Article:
Del Taco this week unveiled a new prototype designed to increase development flexibility and provide new options for takeout, becoming the latest in a long parade of fast-food concepts looking to upgrade their business models to meet shifting consumer demands.
The 600-unit chain’s “Fresh Flex” prototype features additional drive-thru lanes and additional options for delivery and mobile order pickup. It also “expands real estate opportunities to help lower net investment costs,” the company said.
“Continuing to adapt and evolve is the lynchpin for Del Taco to remain ahead of the curve in the restaurant industry,” CEO John Cappasola said in a statement. “Our new prototype solidifies our relationships with new and longstanding fans by offering them the most efficient, convenient and enjoyable environment possible. Equally as powerful, ‘Fresh Flex’ propels broader growth opportunities.”
A number of fast-food chains, including McDonald’s, Burger King, Taco Bell, KFC and others, have introduced new prototypes in recent months, all of them designed to bolster takeout orders—all of them feature double or even triple drive-thru lanes, for instance, and the mobile-order lane appears on its way to ubiquity in the quick-service business.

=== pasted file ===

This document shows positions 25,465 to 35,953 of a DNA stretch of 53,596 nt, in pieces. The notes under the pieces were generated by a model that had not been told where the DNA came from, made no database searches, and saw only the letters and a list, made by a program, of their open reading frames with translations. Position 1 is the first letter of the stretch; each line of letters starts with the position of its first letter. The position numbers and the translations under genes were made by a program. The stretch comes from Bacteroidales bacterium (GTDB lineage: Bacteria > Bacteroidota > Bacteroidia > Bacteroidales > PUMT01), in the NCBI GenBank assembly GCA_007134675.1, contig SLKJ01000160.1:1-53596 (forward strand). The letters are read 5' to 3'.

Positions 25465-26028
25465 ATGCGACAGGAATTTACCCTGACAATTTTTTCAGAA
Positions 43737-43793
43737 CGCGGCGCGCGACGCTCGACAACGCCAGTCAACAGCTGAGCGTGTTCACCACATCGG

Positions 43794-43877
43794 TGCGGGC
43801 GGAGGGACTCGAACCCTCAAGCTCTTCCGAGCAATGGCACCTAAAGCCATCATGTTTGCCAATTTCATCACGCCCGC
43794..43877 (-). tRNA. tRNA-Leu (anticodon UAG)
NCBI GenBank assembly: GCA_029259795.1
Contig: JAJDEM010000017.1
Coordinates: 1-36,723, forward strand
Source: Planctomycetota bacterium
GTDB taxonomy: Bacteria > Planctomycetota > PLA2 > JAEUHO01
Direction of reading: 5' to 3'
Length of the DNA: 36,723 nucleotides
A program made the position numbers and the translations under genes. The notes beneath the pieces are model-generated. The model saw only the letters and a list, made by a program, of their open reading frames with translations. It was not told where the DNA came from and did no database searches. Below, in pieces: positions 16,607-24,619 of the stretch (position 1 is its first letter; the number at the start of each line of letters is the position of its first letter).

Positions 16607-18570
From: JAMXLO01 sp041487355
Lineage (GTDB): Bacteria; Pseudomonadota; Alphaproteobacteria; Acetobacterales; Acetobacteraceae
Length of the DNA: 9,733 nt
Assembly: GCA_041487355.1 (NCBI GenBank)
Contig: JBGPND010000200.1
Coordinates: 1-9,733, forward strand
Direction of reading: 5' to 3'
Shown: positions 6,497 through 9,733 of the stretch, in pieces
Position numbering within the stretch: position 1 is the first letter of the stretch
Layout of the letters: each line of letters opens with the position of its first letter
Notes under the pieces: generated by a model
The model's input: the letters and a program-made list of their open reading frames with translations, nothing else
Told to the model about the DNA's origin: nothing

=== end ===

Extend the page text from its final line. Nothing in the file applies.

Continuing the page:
The changes are coming in response to a dramatic shift in consumers away from dine-in service, brought about by the pandemic but widely thought to have been inevitable, anyway, as pre-pandemic consumers were ordering more takeout as it was. The shift helped many quick-service chains generate sales growth last year.
Real estate is another consideration. Getting these locations will be difficult given the expected intense competition for sites. More chains are looking to improve their flexibility as a result.
Del Taco worked with the hospitality design firm MY Studio ID to reimagine its interior and interior designs to “communicate the brand’s commitment to being ‘Fresh as Del.’” Customers can see employees slicing avocados for guacamole and grating cheddar cheese and grilling chicken.
The prototype also features third-party delivery pick-up stations, double-drive-thru lanes dedicated to mobile orders and dedicated parking lot areas for customers who want to park, eat and go.
The company will feature a number of different options ranging from 1,200 to 2,400 square feet, including freestanding locations, end caps and conversions. “We needed a design that was going to support our aggressive growth goals,” Billy Jensen, an operating partner at multi-unit franchise group Jetz foods, said in a statement. “In site selection, a ‘one-size-fits-all’ model doesn’t work because every model is different.”